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01.12.2018 | Commentary | Ausgabe 1/2018 Open Access

Globalization and Health 1/2018

Good collaborative practice: reforming capacity building governance of international health research partnerships

Globalization and Health > Ausgabe 1/2018
Claire Leonie Ward, David Shaw, Dominique Sprumont, Osman Sankoh, Marcel Tanner, Bernice Elger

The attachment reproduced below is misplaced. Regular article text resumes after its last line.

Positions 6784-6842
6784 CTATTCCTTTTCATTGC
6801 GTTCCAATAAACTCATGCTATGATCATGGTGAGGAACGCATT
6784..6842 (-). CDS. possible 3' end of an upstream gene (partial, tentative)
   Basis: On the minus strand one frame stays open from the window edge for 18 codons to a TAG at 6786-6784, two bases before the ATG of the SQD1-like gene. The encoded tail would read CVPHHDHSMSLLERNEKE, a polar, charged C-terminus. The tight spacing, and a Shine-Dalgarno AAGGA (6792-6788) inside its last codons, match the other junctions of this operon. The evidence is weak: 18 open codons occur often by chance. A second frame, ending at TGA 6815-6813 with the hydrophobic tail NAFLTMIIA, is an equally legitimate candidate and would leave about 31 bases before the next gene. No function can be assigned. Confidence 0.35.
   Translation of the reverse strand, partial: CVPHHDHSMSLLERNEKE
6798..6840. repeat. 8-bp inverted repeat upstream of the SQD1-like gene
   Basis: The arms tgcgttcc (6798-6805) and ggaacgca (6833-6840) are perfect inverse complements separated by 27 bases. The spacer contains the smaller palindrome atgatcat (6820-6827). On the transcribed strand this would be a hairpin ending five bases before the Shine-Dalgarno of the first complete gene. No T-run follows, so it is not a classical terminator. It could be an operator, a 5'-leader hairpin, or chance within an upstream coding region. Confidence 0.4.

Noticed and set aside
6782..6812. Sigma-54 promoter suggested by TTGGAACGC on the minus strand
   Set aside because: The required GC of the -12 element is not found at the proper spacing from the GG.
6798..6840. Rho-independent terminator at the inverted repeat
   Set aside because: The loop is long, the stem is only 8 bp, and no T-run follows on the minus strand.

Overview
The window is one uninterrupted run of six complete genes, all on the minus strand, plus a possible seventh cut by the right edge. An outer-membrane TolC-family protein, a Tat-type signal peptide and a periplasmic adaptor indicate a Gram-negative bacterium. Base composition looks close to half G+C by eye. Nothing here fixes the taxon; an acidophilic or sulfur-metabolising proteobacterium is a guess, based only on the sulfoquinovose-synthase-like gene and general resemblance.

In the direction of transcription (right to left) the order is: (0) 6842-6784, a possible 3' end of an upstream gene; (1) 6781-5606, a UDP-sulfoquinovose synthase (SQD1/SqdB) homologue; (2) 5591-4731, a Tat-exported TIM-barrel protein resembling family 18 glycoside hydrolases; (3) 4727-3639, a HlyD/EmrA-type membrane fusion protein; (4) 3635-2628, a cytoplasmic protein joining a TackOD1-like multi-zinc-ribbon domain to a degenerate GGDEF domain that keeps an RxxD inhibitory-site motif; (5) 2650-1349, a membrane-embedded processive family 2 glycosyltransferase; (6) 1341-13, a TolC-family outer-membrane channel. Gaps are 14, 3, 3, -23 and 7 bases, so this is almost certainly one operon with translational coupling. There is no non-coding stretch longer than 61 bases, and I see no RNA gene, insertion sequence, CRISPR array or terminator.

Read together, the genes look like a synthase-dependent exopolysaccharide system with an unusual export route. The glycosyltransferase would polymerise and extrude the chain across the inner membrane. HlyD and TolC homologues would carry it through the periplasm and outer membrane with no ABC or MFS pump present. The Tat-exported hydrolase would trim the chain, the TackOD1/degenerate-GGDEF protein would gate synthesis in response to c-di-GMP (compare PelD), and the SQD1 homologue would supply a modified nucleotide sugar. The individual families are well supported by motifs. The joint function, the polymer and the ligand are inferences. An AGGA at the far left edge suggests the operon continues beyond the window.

In line with the policy objectives of the United Nations Sustainable Development Goals, this commentary seeks to examine the extent to which provisions of international health research guidance promote capacity building and equitable partnerships in global health research. Our evaluation finds that governance of collaborative research partnerships, and in particular capacity building, in resource-constrained settings is limited but has improved with the implementation guidance of the International Ethical Guidelines for Health-related Research Involving Humans by The Council for International Organizations of Medical Sciences (CIOMS) (2016). However, more clarity is needed in national legislation, industry and ethics guidelines, and regulatory provisions to address the structural inequities and power imbalances inherent in international health research partnerships. Most notably, ethical partnership governance is not supported by the principal industry ethics guidelines – the International Conference on Harmonization Technical Requirements for Registration of Pharmaceutical for Human Use (ICH) Good Clinical Practice (ICH-GCP). Given the strategic value of ICH-GCP guidelines in defining the role and responsibility of global health research partners, we conclude that such governance should stipulate the minimal requirements for creating an equitable environment of inclusion, mutual learning, transparency and accountability. Procedurally, this can be supported by i) shared research agenda setting with local leadership, ii) capacity assessments, and iii) construction of a memorandum of understanding (MoU). Moreover, the requirement of capacity building needs to be coordinated amongst partners to support good collaborative practice and deliver on the public health goals of the research enterprise; improving local conditions of health and reducing global health inequality. In this respect, and in order to develop consistency between sources of research governance, ICH-GCP should reference CIOMS ethical guidelines as the established standard for collaborative partnership. Moreover, greater commitment and support should be given to co-ordinate, strengthen and enforce local laws requiring equitable research partnerships and health system strengthening.
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